And there is not a single spot in between these poles where a person could be found and remain in the intellectual, moral and social tradition of the best humanity has and is. The people who sided with the Nazis also didn't feel what they had done in that moment. Yet they had done it. It took Europe turning to rubble and death camps being discovered, but they had done it much, much earlier.

Nobody who understand that can be moved by numbers. A human adult responds to human adults, and obedience and adulthood are incompatible.

Speaking of seriously still excusing totalitarianism in the 21st century: China is the country which realized last that the Earth isn't flat, and they needed Jesuit missionaries of all people for that. So as a German, who doesn't even accept what the US is doing because it has no clue what it is doing, who is shitting bricks about what Germany is doing in so many respects -- I certainly am not entertaining any "they are different, they want that" notions about China when actual fucking concentration camps get built. When a person looks away, what they are okay or not okay with ceases to matter to me.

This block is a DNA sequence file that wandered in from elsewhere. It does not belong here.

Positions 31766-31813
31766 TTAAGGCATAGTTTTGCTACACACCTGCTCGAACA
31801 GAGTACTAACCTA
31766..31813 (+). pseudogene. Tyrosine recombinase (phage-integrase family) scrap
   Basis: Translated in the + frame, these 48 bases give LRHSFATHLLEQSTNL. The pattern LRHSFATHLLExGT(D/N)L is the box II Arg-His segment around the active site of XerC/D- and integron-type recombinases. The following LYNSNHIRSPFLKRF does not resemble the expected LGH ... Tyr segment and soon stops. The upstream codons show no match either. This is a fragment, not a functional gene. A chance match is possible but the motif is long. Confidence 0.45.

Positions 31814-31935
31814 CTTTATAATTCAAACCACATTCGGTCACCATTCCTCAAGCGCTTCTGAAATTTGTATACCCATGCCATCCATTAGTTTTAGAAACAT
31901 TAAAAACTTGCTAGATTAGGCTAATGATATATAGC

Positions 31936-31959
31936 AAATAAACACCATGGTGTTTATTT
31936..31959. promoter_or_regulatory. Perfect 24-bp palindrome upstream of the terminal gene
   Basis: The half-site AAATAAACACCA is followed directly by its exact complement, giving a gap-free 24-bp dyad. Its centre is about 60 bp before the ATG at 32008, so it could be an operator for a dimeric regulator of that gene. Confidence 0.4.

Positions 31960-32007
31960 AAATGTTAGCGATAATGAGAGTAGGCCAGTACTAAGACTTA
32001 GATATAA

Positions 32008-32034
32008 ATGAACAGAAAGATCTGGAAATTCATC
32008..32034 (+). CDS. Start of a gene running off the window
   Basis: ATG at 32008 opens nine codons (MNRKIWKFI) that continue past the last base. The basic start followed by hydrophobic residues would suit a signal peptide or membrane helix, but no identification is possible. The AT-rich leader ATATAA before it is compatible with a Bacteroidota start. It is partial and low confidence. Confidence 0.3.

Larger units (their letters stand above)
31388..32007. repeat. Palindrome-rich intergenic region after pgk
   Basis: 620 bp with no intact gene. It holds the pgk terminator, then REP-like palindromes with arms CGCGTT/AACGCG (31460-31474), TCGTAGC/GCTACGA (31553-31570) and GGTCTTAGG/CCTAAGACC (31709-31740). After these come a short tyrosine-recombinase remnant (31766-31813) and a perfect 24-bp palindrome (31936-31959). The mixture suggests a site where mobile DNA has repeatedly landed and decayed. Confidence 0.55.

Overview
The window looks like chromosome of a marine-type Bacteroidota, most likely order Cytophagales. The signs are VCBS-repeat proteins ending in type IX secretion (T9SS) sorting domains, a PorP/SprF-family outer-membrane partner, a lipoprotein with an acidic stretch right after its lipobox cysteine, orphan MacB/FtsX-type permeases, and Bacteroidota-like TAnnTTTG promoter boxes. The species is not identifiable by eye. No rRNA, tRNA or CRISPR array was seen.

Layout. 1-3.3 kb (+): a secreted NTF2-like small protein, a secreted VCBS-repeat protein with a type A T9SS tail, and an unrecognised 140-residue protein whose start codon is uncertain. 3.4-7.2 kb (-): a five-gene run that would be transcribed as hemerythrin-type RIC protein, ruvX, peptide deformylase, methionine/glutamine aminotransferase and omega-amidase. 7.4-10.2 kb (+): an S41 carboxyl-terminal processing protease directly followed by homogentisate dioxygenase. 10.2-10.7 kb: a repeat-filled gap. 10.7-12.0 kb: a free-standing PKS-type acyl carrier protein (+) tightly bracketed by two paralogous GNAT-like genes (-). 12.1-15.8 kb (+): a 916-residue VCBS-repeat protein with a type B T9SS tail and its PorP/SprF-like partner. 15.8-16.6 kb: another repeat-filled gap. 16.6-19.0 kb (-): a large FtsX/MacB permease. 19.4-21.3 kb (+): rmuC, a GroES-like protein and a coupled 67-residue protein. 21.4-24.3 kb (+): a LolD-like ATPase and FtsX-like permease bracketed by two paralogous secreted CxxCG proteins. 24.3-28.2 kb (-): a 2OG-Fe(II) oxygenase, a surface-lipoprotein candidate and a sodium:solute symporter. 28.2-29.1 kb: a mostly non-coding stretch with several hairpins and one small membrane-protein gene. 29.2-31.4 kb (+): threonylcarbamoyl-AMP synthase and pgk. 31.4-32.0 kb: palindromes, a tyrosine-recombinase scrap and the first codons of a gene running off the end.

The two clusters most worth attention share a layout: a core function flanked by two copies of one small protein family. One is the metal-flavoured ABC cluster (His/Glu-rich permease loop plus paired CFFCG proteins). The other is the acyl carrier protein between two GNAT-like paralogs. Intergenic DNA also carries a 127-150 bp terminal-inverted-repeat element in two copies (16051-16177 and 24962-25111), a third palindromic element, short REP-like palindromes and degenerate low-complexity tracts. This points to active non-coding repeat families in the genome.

It's not about what they know, it's about what I know. It's not about what they want, it's about what I MUST NOT partake in, excuse, rationalize, give an inch of room to, ever. Should I ever shrink one inch from this may God strike me dead.

I will not shit on the victims of the Holocaust to humour some fucking contemporaries. I will not shit on the people who get murdered today, either. How dare anyone to even think suggesting otherwise, to anyone, much less people in the West with our history and our libraries. Unforgiveable. You can sign away your own human rights, not those of others.


That million number gets thrown around but from what I’ve read, it’s just a guess.

For perspective, the US has about 2.3 million in “rehabilitation centers” so a million doesn’t seem outlandish I suppose.


You’re right, it’s an estimate.

Considering there are approx 10M Uighur people in Xinjiang, even a conservative 500k in detention is 1 in 20.

He mentioned not seeing many young Uighur men on the streets. I wonder where they’re hanging out...


While this estimate is eye opening it has to be compared to the ratio of black men in prison in the US, which is about 7%. One could argue that both high incarceration rates are results of policies to keep certain ethnic groups in control. (war on drugs as a continuation of Jim Crow laws in the US)


> before some stupid white guy tries to be a hero, provokes the Chinese government, and this beautiful region gets the Tibet treatment.

Way to denigrate by gender and race!